Jessica Simpson Isn't Trying to Make New Moms Feel Fat

Tonight I’m veering off-topic. Normally this blog is about feeding your baby and toddler, but I’ve got baby weight on the brain. (Blame it on the day job: I’m’s Pregnancy Editor!) I’m not talking about my own baby weight, which is gone at this point, I’m talking about Jessica Simpson’s baby weight. The starlet isn’t due until early next year, but how she’ll shed those post-pregnancy pounds is already a hot topic.

If you haven’t heard, the New York Post is reporting that Jessica did indeed “ink” an estimated $3 million deal  with Weight Watchers. (Rumors have been swirling about a deal for weeks.) “‘After having her baby, she’ll start with Weight Watchers to lose her baby weight,'” according to a source quoted by the Post. “Simpson has another reason to get in shape fast — she hopes to wed her fiancé, Eric Johnson, soon after she gives birth.” Since that report came out, I’ve been reading some pretty harsh criticism on — and I just don’t get it.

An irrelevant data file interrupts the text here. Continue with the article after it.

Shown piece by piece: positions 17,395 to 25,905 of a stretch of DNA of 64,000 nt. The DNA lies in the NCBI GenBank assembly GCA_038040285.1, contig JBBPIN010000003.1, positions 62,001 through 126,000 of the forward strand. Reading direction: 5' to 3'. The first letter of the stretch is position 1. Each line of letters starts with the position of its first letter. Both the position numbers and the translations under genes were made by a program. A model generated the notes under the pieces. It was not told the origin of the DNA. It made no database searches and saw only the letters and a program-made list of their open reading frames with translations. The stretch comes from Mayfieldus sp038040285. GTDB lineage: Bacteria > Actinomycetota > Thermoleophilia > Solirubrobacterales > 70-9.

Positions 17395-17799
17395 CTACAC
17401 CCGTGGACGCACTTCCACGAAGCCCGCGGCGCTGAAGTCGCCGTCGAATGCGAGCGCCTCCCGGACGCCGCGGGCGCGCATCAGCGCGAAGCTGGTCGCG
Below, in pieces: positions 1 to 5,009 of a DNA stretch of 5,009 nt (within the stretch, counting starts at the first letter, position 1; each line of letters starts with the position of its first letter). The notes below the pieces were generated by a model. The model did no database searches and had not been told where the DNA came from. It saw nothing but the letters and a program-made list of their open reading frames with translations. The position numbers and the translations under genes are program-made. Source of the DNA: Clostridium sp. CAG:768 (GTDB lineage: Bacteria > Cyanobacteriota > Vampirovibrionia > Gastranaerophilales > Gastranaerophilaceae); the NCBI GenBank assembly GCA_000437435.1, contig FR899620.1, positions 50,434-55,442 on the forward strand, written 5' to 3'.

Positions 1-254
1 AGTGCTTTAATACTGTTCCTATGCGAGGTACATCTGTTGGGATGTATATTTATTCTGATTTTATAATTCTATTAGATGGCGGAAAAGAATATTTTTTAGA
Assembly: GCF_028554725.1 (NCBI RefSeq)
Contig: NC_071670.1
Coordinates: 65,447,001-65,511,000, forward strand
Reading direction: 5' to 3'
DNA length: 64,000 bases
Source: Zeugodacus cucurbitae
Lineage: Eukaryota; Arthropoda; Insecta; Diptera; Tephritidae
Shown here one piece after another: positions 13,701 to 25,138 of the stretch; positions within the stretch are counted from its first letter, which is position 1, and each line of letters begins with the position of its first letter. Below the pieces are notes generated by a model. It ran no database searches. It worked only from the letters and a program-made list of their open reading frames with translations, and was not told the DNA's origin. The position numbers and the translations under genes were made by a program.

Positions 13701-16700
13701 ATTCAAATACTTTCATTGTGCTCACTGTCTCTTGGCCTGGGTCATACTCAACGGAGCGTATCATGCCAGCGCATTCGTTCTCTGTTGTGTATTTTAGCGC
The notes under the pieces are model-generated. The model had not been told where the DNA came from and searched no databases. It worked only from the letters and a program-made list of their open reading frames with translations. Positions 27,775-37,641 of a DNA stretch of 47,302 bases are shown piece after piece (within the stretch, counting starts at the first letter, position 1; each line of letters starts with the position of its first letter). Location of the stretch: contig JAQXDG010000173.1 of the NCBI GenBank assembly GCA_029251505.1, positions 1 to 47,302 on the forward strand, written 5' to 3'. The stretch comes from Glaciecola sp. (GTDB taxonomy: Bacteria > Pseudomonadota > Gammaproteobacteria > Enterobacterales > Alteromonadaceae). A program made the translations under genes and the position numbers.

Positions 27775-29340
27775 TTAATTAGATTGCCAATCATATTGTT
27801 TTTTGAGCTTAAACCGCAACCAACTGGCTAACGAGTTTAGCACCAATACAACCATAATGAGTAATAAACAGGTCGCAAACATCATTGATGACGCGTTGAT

There’s still a lot of speculation about the terms of the agreement,  but I don’t see anything in the Post‘s article about Jessica going on a crash diet the second she pushes the baby out. Rather, it’s noted that she’ll start working with a reputable weight-loss program to lose her baby weight. What’s so wrong with that? Is it because she’s monetizing it?

In my opinion, Simpson is making a responsible decision. Some Hollywood celebs promote an unhealthy body image, and they lose their baby weight in ways unknown at lightning-speed, but Jessica Simpson has never struck me as one of those celebrities. (In fact, the press repeatedly calls her fat.) I interpret the deal as her making a sound weight-loss plan. Furthermore, Jessica Simpson will not be the first new mom to turn to a weight-loss program in the postpartum months. Nor is she the first new mom who has hoped to lose her baby weight soon after her baby is born.

If a factual report comes out that Jessica’s deal includes crazy weight-loss tactics, then I’ll take all of this back. But for now, based on what we know, I say that we give Jessica a break. Who’s with me?